Summary: a look at John’s gospel and his special emphasis on the nature of Christ as one with the Father, come to give his abundant God Life to us, a life that begins now and doesn’t end in death.
In this series, we’ve been looking at all four biographies of Christ, but the one we look at today, John, is different from the other three. The other three are what we call the synoptic Gospels. The word synoptic means same sight - it means Matthew, Mark, and Luke they had roughly the same look at Jesus Life because they all used similar source material…
But John is not a synoptic gospel. That doesn’t mean his gospel is telling a different story, it just means he went with his own recollections instead of borrowing from the gospels that were already circulating. So his gospel has a really different look. Who wrote it? John was written by one of Jesus three inner-circle disciples, Peter, James and John. John wrote probably 60 years after Jesus death, while he was in exile or teaching near Ephesus as a 90 year old man.
Why did he write? Early Church tradition says that certain misunderstandings about Jesus were becoming popular in John’s day, so to refute those, John scanned his memory of periods of Jesus’ life that the other gospels don’t mention. John refers to himself in the story with the title “the disciple whom Jesus loved”. And the book has the feel of a man who has been changed by that love.
John is a reliable eye witness, as judged by archeology, but he was no unbiased observer of Jesus life. His gospel is an attempt to help us discover the LOVE he has known from his first hand, eye witness vantage point. He tells us plainly at the end:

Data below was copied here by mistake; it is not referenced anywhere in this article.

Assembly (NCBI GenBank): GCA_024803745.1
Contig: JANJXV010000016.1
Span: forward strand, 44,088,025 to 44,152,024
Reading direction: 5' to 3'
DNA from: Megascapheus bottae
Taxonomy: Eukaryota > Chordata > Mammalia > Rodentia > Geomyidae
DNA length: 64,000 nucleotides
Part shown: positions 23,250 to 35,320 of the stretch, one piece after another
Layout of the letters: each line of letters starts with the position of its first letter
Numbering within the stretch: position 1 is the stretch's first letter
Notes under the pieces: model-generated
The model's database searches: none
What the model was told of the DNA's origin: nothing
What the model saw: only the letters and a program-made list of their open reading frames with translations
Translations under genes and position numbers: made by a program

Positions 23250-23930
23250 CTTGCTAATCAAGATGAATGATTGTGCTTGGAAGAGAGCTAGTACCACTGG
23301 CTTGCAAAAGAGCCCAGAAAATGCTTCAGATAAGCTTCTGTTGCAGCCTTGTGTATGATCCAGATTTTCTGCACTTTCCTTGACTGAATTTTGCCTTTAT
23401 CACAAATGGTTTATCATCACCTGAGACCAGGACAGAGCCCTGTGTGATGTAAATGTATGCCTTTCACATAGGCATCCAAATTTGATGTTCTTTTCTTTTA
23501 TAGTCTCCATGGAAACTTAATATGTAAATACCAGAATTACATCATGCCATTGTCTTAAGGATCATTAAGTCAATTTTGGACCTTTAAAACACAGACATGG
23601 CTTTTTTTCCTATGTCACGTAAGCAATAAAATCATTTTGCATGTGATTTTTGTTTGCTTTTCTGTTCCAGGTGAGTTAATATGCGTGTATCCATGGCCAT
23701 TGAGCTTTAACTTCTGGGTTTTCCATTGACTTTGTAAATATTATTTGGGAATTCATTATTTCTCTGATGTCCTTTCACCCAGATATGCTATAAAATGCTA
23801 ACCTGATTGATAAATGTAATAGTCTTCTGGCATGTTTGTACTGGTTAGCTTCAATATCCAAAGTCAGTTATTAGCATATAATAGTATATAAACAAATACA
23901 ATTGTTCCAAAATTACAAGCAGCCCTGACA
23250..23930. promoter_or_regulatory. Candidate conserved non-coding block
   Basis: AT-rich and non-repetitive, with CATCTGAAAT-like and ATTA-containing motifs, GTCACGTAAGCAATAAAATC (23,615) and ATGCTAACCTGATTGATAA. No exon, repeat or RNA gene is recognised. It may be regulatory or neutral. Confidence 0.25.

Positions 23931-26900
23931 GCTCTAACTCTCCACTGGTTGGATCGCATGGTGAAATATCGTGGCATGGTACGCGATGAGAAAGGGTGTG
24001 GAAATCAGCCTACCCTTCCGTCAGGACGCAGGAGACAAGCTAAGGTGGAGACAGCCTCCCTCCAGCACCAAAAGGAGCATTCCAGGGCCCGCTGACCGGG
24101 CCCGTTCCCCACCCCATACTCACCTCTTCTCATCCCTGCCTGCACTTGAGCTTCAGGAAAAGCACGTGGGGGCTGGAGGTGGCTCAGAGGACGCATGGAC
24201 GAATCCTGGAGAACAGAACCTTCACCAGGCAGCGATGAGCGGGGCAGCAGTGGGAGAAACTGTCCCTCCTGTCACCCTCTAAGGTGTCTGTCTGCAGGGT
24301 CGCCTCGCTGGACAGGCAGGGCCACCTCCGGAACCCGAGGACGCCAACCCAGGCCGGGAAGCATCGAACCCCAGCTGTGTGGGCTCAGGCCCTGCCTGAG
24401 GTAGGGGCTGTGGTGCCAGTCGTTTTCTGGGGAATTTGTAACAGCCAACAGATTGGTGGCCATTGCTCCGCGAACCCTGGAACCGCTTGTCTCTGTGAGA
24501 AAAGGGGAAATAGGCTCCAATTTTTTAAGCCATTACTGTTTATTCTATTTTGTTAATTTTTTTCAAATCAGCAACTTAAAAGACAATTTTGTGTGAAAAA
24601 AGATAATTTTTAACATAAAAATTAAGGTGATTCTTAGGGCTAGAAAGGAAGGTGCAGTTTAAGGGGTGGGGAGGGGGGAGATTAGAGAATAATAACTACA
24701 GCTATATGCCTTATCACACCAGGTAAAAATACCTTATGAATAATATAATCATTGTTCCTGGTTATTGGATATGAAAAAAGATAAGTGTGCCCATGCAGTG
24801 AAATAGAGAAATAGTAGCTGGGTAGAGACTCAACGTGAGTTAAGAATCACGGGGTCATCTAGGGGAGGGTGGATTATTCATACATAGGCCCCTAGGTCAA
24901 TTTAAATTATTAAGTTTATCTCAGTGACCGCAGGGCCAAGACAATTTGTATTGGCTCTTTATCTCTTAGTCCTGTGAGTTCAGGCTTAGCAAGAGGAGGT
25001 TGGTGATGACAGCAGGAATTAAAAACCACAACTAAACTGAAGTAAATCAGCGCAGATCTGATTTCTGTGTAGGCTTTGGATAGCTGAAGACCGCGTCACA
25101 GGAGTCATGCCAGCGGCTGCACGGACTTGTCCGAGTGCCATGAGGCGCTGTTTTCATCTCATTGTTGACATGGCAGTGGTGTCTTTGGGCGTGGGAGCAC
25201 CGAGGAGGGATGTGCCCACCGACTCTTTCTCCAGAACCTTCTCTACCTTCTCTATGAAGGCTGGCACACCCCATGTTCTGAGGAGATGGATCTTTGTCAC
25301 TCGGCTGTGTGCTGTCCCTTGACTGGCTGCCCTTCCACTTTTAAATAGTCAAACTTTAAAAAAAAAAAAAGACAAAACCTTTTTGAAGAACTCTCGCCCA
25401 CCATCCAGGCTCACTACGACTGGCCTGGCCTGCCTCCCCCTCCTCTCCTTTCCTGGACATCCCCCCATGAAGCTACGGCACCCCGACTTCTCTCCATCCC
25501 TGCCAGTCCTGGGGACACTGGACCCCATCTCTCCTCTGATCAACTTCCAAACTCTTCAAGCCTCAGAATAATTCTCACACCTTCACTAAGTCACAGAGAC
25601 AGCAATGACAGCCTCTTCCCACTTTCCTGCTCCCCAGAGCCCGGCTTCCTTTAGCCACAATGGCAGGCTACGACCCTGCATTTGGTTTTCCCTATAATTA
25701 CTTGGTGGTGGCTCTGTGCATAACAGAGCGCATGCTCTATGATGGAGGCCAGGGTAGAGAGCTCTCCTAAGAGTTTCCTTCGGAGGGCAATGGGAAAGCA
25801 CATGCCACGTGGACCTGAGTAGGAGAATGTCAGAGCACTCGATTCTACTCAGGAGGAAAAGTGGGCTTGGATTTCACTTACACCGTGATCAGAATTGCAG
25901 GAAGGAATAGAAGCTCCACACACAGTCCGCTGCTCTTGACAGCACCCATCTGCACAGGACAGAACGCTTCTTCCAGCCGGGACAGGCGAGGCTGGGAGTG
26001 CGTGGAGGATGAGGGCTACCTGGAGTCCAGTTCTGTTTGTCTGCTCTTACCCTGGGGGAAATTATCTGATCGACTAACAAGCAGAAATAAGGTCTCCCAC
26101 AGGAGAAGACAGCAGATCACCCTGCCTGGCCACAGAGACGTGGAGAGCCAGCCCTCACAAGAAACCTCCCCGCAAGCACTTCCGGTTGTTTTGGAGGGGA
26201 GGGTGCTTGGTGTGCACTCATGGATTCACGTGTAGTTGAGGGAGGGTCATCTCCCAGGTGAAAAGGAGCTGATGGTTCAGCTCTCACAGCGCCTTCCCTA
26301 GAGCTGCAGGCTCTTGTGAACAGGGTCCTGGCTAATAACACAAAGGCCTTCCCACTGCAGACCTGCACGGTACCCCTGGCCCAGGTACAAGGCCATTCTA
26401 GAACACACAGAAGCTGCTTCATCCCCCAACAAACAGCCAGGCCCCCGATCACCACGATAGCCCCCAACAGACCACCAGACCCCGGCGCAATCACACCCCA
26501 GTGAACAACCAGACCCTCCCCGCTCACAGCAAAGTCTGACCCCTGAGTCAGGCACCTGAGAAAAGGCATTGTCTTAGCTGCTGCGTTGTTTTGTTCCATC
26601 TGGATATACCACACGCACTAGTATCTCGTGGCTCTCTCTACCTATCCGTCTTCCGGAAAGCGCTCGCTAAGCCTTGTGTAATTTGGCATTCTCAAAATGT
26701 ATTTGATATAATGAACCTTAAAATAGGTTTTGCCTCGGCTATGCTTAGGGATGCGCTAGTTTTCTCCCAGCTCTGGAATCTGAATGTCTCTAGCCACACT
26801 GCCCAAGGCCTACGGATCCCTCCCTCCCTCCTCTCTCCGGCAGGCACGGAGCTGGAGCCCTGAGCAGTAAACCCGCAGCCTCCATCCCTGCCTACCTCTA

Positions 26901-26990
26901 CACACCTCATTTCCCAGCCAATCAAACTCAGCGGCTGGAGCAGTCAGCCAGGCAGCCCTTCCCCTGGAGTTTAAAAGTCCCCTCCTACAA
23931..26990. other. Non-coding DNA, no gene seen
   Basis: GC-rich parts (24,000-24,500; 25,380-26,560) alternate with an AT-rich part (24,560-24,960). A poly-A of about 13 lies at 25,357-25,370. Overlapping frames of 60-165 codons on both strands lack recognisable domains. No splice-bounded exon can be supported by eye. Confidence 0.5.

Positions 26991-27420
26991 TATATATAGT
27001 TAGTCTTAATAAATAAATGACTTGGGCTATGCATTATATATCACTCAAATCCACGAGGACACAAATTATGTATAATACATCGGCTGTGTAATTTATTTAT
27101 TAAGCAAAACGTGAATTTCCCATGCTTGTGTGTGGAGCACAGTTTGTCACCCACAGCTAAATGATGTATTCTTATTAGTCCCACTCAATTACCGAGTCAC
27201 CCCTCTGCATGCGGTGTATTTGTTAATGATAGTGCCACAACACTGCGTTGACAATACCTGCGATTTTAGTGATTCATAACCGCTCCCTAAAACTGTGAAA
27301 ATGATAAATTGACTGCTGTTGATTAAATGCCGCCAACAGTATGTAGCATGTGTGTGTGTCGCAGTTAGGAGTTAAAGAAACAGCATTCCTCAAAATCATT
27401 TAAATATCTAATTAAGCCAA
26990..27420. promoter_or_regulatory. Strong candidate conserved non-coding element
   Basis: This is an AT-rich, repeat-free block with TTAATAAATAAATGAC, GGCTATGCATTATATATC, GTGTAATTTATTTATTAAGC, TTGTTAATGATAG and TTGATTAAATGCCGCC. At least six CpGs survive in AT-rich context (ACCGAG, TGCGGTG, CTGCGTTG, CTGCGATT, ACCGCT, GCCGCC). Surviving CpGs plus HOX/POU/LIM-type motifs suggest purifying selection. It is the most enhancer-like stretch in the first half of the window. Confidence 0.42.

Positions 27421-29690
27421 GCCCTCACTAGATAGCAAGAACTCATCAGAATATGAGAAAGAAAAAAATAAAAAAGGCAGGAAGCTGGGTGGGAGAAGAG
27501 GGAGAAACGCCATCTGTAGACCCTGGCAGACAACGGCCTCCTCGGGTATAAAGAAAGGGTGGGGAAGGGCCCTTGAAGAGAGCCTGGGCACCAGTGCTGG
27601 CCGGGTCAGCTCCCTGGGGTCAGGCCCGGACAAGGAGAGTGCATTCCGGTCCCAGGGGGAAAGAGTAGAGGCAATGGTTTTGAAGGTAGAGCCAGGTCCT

John 20:30?31 - Jesus did many other miraculous signs in the presence of his disciples, which are not recorded in this book. But these are written that you may believe that Jesus is the Christ, the Son of God, and that by believing you may have Life in his name.
Later, when writing a letter to Jesus followers, he let’s them know again the unique vantage point he had:
1 John 1:1-3 The one who existed from the beginning is the one we have heard and seen. We saw him with our own eyes and touched him with our own hands. He is Jesus Christ, the Word of life.
Now, one of common phrases in John, is this one: I AM. We use the phrase more than any other, every day. But “I AM” in the Bible is something more than just the simplest possible sentence in any language: subject, verb - it is also God’s own name for himself. In Exodus 3:14 God tells his name to Moses:
I am that I am.
Now when we read any name in the Bible, it has deep meaning. I like meaningful names. My wife likes unique names. So we named our boys Joren and Jadan, and our animals Yoda, Yikes, Tank, Dozer, Manitoba and Kokanee:
S Joren’s name means farmer because all my ancestors were farmers.
S Jadan’s name is a melding of two of his grandfather’s names
S Yoda was a cat with big ears that stick out to the side
S Yikes is a cat afraid of his own shadow
S Tank and Dozer are cat brothers, like the characters so named from the Matrix
S Manitoba is an Northern dog built for the snow
S Kokanee is a dog that likes beer.
So, what does this name of God mean? It communicates that God just IS. Other things “come to be”, but there never was a time when God wasn’t.